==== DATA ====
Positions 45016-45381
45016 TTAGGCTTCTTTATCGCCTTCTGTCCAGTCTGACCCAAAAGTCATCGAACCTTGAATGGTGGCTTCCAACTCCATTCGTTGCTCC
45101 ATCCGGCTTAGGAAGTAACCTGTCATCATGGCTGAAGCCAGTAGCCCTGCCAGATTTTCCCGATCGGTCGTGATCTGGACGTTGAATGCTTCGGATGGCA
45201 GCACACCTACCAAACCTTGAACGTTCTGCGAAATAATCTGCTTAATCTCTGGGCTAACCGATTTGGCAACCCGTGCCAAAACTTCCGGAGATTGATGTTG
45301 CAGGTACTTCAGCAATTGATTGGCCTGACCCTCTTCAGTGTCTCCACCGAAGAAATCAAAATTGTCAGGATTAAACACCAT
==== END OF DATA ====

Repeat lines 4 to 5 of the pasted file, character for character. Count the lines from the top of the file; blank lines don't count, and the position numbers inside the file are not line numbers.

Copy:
45201 GCACACCTACCAAACCTTGAACGTTCTGCGAAATAATCTGCTTAATCTCTGGGCTAACCGATTTGGCAACCCGTGCCAAAACTTCCGGAGATTGATGTTG
45301 CAGGTACTTCAGCAATTGATTGGCCTGACCCTCTTCAGTGTCTCCACCGAAGAAATCAAAATTGTCAGGATTAAACACCAT